Why this is not the time
If you have no savings, it would make sense to start putting some of the money you’re saving away for a rainy day or emergency fund. If you really don’t have any money saved, at least enough to cover you for a few months, you should start putting some money away. While you may still have your income, there is nothing to say that things might not change and you might find yourself laid off. If that were to happen, you’d want to have some money to allow you to continue to pay your rent or mortgage, buy food, and purchase other necessities. I’m hopeful that when all of this is done you’ll put the lessons provided in FIREd by Fifty: How to Create the Cash Flow You Need to Retire Early and become financially independent before you see you 45th birthday.
Now isn’t the time, however, to aggressively put away money. The reason is that while you may be lucky enough to have a job with the government, an executive job in a company that is still somewhat functioning, or some other job that continues while you work from home or make other accommodations, there are a lot of other people who are not as lucky. These may have been people at restaurants that you frequented just a week or two ago, stores that you visited regularly, or services that you relied upon before you found yourself staying at home. While your income continues, perhaps at the same level as it did before the shutdown, theirs does not, and they’re probably wondering what they’re going to do until things start to open up again. Even when things do start to open, there is no guarantee that the business that they worked for will be there anymore. Not without support from people who still have an income like you.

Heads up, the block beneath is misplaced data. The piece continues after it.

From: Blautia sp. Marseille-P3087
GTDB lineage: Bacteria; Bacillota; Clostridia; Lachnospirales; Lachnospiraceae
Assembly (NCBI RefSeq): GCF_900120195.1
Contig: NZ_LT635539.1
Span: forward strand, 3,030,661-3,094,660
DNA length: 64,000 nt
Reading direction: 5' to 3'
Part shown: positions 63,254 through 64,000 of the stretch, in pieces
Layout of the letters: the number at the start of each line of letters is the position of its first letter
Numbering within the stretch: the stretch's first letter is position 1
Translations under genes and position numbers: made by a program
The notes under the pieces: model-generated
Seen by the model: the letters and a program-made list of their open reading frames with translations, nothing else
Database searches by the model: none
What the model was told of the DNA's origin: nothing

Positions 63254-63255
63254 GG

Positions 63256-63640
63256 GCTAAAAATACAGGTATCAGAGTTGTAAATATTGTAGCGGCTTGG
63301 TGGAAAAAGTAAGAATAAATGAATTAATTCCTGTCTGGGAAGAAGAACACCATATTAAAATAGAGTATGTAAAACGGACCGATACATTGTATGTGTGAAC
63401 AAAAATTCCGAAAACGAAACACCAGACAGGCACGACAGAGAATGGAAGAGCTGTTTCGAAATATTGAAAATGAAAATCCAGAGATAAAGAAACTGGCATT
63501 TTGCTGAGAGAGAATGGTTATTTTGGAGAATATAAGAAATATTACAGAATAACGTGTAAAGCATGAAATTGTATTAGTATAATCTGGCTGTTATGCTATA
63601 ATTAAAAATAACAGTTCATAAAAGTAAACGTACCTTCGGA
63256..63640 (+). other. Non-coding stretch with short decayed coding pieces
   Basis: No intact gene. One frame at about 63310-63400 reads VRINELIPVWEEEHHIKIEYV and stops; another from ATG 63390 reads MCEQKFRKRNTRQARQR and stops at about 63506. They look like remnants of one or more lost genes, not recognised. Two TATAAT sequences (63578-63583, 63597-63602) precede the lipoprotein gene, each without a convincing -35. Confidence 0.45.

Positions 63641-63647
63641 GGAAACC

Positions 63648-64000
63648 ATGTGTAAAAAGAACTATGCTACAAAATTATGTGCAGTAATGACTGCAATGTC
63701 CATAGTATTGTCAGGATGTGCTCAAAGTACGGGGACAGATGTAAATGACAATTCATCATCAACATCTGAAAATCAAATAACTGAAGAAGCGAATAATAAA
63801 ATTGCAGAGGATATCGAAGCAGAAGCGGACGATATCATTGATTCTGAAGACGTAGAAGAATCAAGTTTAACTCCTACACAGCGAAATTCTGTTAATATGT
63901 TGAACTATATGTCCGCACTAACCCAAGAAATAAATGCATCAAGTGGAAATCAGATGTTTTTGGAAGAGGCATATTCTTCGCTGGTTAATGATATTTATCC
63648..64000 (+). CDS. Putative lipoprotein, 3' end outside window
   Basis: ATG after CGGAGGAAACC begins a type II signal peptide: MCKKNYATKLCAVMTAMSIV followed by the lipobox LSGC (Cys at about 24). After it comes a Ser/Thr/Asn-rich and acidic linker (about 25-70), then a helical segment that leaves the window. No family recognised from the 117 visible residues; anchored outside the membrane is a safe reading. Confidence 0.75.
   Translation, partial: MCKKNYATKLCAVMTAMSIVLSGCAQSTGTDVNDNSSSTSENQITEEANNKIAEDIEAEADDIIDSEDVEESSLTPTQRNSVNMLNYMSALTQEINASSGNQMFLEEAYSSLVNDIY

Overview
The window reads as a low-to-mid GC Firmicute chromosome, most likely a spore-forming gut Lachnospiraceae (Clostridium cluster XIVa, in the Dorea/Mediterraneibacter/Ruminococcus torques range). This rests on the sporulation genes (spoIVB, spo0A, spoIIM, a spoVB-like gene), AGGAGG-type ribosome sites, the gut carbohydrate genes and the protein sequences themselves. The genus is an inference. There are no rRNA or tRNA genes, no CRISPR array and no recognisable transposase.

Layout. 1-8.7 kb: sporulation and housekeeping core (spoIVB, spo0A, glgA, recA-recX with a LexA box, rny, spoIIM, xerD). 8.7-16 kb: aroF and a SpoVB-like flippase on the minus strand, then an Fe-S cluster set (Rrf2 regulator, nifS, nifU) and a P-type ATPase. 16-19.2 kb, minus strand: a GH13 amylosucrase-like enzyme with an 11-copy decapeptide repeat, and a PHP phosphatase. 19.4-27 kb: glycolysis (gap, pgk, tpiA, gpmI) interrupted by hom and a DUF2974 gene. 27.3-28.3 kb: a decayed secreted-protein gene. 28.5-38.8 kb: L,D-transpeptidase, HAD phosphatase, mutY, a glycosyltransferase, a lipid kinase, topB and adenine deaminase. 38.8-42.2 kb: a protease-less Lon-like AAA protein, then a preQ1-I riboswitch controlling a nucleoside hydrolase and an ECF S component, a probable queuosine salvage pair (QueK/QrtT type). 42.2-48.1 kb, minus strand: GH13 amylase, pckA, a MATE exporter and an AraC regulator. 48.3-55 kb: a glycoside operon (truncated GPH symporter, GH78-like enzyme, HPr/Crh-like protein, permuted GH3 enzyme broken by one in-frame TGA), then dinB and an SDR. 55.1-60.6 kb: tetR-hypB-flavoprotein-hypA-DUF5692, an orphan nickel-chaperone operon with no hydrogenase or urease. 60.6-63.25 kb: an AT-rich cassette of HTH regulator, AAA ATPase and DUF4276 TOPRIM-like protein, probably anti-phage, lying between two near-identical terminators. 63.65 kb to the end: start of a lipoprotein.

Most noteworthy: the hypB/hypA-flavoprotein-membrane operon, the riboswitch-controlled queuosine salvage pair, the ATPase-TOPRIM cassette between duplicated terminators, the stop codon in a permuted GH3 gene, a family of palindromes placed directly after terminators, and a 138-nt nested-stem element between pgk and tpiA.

This is different from charity
Don’t think of continuing to buy from others as charity. These aren’t individuals looking for a hand-out, but for the ability to continue to provide goods and services to others in exchange for an income just as they have always done. They want to do what you are doing, but they have been forced to stop while you were lucky enough to continue. Perhaps they cannot provide these goods and services in the same way — you can’t go and have a dinner in a crowded dining room — but you could still enjoy a take-out meal or perhaps buy a gift certificate for when this shutdown comes to a close and you can go have a meal out once again.
It’s also not charity because, in helping others, you’re helping yourself as well. You may not realize it, but money that you spend, rather than storing up in your bank account, will eventually come back to you. For example, if you work for the government, your income comes from tax dollars. If no one is spending money at shops and restaurants, barbers and dry cleaners, for yard services and daycare centers, tax money drops. It may take a while, but a city or state will also need to start cutting back if tax revenues drop. Your salary is not guaranteed. Certainly, future raises depend on continued growth of tax revenues.
Your spending creates growth of the economy